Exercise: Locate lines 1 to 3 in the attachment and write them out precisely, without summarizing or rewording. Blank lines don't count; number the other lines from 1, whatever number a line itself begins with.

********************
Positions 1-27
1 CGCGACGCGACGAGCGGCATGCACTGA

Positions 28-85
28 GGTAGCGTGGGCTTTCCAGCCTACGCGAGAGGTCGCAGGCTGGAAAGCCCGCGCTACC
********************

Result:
Positions 1-27
1 CGCGACGCGACGAGCGGCATGCACTGA

Positions 28-85